</a>
      </header>
    </div>
  );
}

export default App;

That’s all, the frontend for the application is ready! 👌

Application Backend

Install the necessary packages:

dep ensure -add github.com/gobuffalo/packr
dep ensure -add github.com/zserge/webview

Also, we need the packr utility, which should be available for calling from the console in $GOPATH/bin/packr:

go get -u github.com/gobuffalo/packr/packr

Code listing for ./main.go file

package main

import (
	"encoding/json"
	"net/http"

	"github.com/gobuffalo/packr"
	"github.com/zserge/webview"
)

// Message : struct for message
type Message struct {
	Text string `json:"text"`
}

func main() {
	// Bind folder path for packaging with Packr
	folder := packr.NewBox("./ui/build")

	// Handle to ./static/build folder on root path
	http.Handle("/", http.FileServer(folder))

	// Handle to showMessage func on /hello path
	http.HandleFunc("/hello", showMessage)

	// Run server at port 8000 as goroutine
	// for non-block working
	go http.ListenAndServe(":8000", nil)

	// Let's open window app with:
	//  - name: Golang App
	//  - address: http://localhost:8000
	//  - sizes: 800x600 px
	//  - resizable: true
	webview.Open("Golang App", "http://localhost:8000", 800, 600, true)
}

func showMessage(w http.ResponseWriter, r *http.Request) {
	// Create Message JSON data
	message := Message{"World"}

	// Return JSON encoding to output
	output, err := json.Marshal(message)

	// Catch error, if it happens
	if err != nil {
		http.Error(w, err.Error(), http.StatusInternalServerError)
		return
	}

	// Set header Content-Type
	w.Header().Set("Content-Type", "application/json")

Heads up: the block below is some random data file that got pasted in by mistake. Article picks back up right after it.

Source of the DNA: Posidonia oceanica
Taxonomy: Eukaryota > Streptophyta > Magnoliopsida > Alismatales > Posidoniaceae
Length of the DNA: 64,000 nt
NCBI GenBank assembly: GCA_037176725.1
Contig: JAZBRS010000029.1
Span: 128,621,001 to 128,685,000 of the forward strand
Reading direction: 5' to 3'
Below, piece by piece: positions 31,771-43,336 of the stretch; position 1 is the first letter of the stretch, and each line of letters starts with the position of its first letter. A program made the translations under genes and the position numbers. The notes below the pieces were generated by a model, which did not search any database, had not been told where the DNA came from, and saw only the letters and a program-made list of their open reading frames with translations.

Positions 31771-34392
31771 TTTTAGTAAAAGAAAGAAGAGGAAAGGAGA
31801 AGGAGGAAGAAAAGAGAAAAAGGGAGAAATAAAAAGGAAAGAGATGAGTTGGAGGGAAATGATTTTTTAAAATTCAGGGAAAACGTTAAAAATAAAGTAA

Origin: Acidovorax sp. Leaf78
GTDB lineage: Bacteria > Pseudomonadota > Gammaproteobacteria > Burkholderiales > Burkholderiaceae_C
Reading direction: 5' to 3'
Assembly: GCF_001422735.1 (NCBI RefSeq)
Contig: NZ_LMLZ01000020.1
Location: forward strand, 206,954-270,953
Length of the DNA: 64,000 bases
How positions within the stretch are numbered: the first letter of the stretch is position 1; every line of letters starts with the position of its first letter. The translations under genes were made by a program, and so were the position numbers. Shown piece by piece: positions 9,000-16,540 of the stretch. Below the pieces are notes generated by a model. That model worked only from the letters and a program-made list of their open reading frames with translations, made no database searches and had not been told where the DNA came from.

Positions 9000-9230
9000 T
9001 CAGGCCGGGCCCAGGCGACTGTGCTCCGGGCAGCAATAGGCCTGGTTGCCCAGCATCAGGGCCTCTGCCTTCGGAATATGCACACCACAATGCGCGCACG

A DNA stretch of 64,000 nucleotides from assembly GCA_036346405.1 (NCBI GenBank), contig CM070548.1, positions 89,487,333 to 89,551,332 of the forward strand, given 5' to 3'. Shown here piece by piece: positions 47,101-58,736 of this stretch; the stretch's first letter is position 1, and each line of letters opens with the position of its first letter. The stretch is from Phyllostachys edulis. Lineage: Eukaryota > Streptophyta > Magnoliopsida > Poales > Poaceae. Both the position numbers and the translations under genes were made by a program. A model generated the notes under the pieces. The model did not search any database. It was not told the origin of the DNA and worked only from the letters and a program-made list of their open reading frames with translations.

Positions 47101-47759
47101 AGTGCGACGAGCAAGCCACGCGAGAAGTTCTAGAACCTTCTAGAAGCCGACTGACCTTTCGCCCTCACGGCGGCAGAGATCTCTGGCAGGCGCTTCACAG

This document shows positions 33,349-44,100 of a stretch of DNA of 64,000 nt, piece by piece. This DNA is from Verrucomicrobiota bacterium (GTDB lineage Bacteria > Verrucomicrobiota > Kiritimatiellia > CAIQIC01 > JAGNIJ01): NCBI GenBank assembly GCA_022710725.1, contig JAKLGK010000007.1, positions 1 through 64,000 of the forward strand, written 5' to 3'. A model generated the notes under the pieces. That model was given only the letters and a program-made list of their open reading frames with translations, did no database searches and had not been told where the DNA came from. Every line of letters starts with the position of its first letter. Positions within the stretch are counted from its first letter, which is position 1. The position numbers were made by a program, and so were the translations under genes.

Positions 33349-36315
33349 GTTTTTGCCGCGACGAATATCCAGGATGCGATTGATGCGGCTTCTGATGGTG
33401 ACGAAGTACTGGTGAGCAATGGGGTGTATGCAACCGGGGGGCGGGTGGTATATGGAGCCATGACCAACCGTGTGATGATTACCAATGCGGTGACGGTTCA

// Write output
	w.Write(output)
}

Build the application

# Creating the directory structure of macOS app
mkdir -p helloworld.app/Contents/MacOS

# Compile ./main.go to app folder
go build -o example.app/Contents/MacOS/helloworld

# Run application
open helloworld.app

gif result

Cross compilation for Windows and GNU/Linux

The theoretical block and the code given in the article are relevant for developing similar applications for other operating systems. In this case, the code remains unchanged.

Write the code once — run everywhere!

This is made possible by the cross-system nature. You can compile the executable file.

  • GNU/Linux — executable binary file;
  • Microsoft Windows — executable file .exe;
  • Apple macOS — a binary file located inside the .app structure;

We will look at this in the following articles.

Stay tuned, comment and write only good code!

Securing material

You are at the end of the article. Now you know a lot more than 15 minutes ago. Take my congratulations! 🎉

Separate 10-15 minutes and the read text restored in memory and the studied code from articles. Next, try to answer the questions and do the exercises in order to better consolidate the material.

Yes, you can pry, but only if you could not remember.

Questions

  1. What is the function of the standard go package net/http used to mount folders to the specified address (route)?
  2. What does the Marshal function do from the standard Go package encoding/json?
  3. What parameters need to be changed in the source code of the Full HD application?
  4. If you want to start a web server without goroutine?
  5. What is the command packr build ./main.go?

Exercises

  • Rewrite the code of the AJAX request (in the frontend application) without using the axios library. Hint: use the features Fetch API.
  • Add more JSON data to the frontend output in the showMessage function. Example: add a new attribute Emoji to theMessage structure and output it (with your favorite smiley) after the Text attribute.
  • Try to improve the appearance of your application, for example, using the Material UI visual component library (GitHub).